Whether the first fields were self-generated in the first stellar systems, or were really primordial, it seems likely that the magnetic forces competed and interacted with gas dynamical and purely gravitational erects during the early collapse phase of galaxies. This eventuality presents a major challenge to theory, in that virtually all theoretical models of galaxy formation up to now invoke gravity and thermodynamics, and ignore the complicating effects of magnetic fields of comparable energy densities in the environment of collapsing and/or merging protogalaxies. Because magneto-plasmas are highly non-linear systems, there is an additional challenge purely from the computational standpoint to construct detailed galaxy evolution and large scale structure evolution models which incorporate magnetic fields. This is true whether such fields existed ab initio, or were generated and/or amplified concurrently with the formation of the first galaxies.
Although the standard - dynamo theory gives first order agreement with the observations, the scenario of a slow galactic field build-up over several billion years from a very weak seed field in the early universe seems unlikely to the main cause of current µG fields in galaxies. The general trend of much of the observational evidence and theory suggests that (i) magnetic fields were built up over times much shorter than a galaxy lifetime, and that (ii) spiral and starburst galaxies, as well as radio jet/lobe systems and starburst galaxies are able to regenerate, and perhaps even create fields to near-microgauss levels in timescales << 108 yr.
This implies that, even if pre-galactic seed fields existed before a `volcanic' epoch of widespread starburst-like activity in the compact, early universe, the first starbursters might have been capable of overwhelming this field with their own, stronger, ejected fields, along with metal-enriched gas, in powerful galactic winds over a short period of cosmic time. This proposed type of activity is the analogue of what we observe in starburst galaxies. Less certain, but also potentially effective IGM magnetizers are radio jet sources from before and during the quasar epoch, if they existed then. They have been demonstrated to effectively magnetize substantial volumes of the IGM with their own, self-amplified magnetic fields.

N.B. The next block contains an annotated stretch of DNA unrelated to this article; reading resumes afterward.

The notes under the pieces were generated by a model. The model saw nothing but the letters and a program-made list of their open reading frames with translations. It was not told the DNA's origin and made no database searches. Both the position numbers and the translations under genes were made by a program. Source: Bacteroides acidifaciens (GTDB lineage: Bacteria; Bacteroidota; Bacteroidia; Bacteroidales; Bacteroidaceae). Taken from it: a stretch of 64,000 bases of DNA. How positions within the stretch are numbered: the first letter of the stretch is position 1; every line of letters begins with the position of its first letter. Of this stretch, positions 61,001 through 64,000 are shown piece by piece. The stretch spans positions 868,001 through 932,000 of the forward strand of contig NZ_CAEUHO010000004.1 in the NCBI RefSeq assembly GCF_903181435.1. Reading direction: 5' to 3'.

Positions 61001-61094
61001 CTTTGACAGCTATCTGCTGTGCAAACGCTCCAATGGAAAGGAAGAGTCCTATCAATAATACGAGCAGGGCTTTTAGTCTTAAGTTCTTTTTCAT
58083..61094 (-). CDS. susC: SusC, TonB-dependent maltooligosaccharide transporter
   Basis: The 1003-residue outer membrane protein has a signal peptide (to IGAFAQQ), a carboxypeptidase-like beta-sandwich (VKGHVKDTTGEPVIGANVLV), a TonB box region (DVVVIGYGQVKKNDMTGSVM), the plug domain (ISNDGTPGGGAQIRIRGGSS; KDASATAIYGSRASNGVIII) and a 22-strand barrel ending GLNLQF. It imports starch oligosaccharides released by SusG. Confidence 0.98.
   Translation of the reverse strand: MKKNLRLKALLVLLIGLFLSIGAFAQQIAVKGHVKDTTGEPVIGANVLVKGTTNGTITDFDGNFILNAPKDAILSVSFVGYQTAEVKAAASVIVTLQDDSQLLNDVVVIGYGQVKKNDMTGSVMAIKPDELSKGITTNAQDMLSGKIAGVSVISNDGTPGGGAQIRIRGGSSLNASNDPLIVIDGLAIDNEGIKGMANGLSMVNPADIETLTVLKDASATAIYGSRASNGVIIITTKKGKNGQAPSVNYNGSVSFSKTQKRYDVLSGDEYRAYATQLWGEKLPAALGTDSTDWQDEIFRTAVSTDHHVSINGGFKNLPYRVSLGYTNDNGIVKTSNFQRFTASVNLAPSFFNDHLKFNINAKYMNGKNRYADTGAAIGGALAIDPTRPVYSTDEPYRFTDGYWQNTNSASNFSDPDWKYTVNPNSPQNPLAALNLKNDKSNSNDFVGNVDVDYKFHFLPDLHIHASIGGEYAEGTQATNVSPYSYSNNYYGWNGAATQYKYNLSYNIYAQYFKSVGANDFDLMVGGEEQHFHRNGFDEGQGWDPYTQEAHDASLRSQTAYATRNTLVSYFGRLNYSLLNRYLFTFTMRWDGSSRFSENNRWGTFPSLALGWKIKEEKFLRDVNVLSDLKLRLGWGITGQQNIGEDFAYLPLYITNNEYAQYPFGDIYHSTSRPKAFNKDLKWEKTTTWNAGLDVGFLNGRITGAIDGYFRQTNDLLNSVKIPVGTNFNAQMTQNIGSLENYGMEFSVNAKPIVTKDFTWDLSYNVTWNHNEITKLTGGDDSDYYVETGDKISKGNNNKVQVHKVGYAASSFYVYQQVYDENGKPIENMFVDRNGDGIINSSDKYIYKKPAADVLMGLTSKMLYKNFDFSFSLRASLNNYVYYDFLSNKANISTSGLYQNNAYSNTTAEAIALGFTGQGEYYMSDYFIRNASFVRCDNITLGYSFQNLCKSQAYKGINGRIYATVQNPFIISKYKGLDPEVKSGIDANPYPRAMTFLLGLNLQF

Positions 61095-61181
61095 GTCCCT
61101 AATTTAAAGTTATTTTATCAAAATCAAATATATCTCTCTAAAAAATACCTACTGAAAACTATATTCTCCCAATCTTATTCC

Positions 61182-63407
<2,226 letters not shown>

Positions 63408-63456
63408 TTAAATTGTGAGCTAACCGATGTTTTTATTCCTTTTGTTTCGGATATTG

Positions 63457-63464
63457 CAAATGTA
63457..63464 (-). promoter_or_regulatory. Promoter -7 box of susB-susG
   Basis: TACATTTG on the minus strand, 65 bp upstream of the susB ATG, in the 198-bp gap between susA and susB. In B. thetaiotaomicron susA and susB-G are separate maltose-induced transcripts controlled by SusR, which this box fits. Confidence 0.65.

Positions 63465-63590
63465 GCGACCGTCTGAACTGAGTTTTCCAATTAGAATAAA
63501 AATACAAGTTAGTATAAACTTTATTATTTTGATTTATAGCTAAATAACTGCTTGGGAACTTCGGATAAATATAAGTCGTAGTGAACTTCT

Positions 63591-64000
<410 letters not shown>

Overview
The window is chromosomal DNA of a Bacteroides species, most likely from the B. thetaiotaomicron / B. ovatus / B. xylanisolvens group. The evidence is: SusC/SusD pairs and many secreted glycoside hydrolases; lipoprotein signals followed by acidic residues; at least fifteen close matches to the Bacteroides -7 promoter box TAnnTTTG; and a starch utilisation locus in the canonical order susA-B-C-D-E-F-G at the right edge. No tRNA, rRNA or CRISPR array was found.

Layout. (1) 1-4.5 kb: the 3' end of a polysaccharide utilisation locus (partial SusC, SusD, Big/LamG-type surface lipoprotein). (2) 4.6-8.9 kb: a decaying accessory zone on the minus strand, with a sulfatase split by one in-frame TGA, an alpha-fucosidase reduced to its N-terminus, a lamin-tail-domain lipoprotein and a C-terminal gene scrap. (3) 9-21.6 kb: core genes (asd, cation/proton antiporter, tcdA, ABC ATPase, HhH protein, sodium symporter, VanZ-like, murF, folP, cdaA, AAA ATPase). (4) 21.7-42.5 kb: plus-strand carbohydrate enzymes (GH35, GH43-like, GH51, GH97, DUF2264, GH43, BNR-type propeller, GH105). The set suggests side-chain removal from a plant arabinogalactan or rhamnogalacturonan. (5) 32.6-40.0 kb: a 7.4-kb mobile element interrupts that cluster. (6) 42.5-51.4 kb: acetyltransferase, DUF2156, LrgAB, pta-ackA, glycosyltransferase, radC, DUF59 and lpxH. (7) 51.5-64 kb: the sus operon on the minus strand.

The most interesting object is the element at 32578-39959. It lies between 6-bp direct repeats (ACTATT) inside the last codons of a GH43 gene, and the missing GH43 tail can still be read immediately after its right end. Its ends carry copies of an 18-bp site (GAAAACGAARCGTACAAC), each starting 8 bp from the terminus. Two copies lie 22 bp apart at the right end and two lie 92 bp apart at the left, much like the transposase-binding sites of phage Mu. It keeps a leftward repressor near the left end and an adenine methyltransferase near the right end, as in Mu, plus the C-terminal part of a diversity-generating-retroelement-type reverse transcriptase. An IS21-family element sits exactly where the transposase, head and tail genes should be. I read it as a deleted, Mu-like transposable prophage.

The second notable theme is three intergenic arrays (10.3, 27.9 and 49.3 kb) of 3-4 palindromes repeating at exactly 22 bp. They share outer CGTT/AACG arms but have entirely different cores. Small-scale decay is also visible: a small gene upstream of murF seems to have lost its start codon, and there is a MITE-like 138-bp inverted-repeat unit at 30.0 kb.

If the first stars and protogalaxies provided the seed fields which were quickly amplified to energy equilibrium with the protogalactic IGM, then we may have to consider a two-stage early galaxy formation scenario: the first stage of collapse occurred with very small, or no fields. Succeeding generations of galaxies then perhaps formed in microgauss-level fields which, within a few times 108 yr were produced, amplified and expelled by the first generation of stars and galaxies. The observations we have reviewed do not appear to rule out a scenario of this sort.
For illuminating discussions and/or the provision of new results prior to publication 1 am grateful to Rainer Beck, Peter Biermann, Alan Bridle, David Clarke, Rod Davies, Götz Golla, Fritz Krause, Russell Kulsrud, Harald Lesch, Richard Lovelace, Gene Parker, Rick Perley, Judith Perry, Bob Rosner, Vera Rubin, Marcin Sawicki, Michael Scarrott, Anwar Shukurov, Dmitry Sokoloff, Chris Thompson, Gerrit Verschuur and Richard Wielebinski. I also thank Tal Kenet for her comments, and assistance in the preparation of the manuscript.